The following articles are recommended best practice and strategies for the implementation of IPv6.
Eight Security Considerations for IPv6 Deployment
BY DANNY MCPHERSON, VERISIGN CHIEF SECURITY OFFICER
IPv6 represents new territory for most Internet stakeholders, and its roll-out will introduce some unique security challenges. While the following list is by no means comprehensive, it does point to eight considerations and problem areas that the industry will need to address as IPv6 adoption continues. Because we're still in the early stages, the solutions to some of these risks will only come after real-world use leads to proven best practices.
US Government IPv6 Roadmap (May 2012)
The purpose of this planning guide is to provide United States (U.S.) Federal Government agency leaders with practical and actionable guidance on how to successfully integrate Internet Protocol version 6 (IPv6) throughout their enterprise. This guide has been updated from the original guide published in 2009 to aid in understanding the Federal Government‘s Internet Protocol version 6 (IPv6) history, vision, current goals, and deadlines.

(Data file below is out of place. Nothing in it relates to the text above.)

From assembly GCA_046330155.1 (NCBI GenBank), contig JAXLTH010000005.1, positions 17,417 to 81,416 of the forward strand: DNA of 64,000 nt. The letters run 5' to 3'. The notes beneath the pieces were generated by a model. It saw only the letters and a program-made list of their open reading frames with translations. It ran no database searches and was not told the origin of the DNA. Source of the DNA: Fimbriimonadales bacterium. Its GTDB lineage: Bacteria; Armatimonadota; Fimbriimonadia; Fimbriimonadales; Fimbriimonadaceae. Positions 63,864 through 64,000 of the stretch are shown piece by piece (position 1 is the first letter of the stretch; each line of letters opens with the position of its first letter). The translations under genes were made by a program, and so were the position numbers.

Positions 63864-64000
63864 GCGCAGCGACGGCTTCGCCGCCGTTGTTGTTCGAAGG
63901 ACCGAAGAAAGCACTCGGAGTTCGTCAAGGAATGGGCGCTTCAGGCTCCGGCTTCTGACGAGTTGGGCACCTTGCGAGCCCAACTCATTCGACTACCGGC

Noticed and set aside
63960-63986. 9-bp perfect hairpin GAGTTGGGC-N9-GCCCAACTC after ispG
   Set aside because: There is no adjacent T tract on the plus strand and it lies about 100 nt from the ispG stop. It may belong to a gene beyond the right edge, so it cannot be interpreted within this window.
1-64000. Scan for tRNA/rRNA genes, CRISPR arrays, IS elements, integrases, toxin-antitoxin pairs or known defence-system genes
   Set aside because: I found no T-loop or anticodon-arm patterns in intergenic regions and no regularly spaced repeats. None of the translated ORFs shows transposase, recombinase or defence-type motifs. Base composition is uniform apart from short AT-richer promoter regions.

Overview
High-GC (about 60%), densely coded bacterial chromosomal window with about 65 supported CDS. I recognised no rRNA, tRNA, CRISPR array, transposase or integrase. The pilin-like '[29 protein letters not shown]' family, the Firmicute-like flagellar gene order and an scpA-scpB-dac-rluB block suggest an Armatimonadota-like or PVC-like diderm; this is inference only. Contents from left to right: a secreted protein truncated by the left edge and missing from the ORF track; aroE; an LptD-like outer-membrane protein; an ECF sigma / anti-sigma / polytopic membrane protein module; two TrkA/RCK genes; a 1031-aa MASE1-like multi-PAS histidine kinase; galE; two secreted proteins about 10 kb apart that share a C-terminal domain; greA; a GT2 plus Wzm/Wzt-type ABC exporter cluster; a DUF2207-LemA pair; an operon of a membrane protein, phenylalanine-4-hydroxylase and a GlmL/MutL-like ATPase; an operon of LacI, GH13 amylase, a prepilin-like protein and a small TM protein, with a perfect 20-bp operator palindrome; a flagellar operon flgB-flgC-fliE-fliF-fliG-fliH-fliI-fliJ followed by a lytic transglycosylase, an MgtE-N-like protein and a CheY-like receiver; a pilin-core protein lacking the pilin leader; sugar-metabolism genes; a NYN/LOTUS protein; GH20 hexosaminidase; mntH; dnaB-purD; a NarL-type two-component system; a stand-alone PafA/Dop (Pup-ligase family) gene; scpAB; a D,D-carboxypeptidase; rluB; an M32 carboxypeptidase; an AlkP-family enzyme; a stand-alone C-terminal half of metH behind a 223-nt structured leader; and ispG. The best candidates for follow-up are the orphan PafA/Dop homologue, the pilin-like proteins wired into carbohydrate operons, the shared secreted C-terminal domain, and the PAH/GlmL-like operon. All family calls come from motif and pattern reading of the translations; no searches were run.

IPv6 Best Current Operational Practices
The IP Best Current Operational Practice (IPBCOP) project will collect the best practices known within the operations community and capture those practices in a series of documents. These “living documents” are peer reviewed by technology experts who actually deploy and manage these environments. We believe the best documentation is when it is based on real-world implementations.
IPv6 Support Required for All IP-Capable Nodes
In April 2012, the IETF released RFC-6540 which recommends the IPv6 support level required for new and upgraded equipment and software. The main recommendations of the document are:
- New IP implementations must support IPv6.
- Updates to current IP implementations should support IPv6.
- IPv6 support must be equivalent or better in quality and functionality when compared to IPv4 support in a new or updated IP implementation.
- New and updated IP networking implementations should support IPv4 and IPv6 coexistence (dual-stack), but must not require IPv4 for proper and complete function.
- Implementers are encouraged to update existing hardware and software to enable IPv6 wherever technically feasible.
Purchasing Guidelines for ICT Equipment (RIPE)
To ensure the smooth and cost-efficient uptake of IPv6 across their networks, it is important that governments and large enterprises specify requirements for IPv6 compatibility when seeking tenders for information and computer technology (ICT) equipment and support. This document is intended to provide a Best Common Practice (BCP) template that can be used by governments or large enterprises when developing tender documents. It can also serve as an aid to those people or organisations interested in tendering for government or enterprise contracts.
Formulating requirements for IPv6 support can be done in several ways. In this document we look at three different options: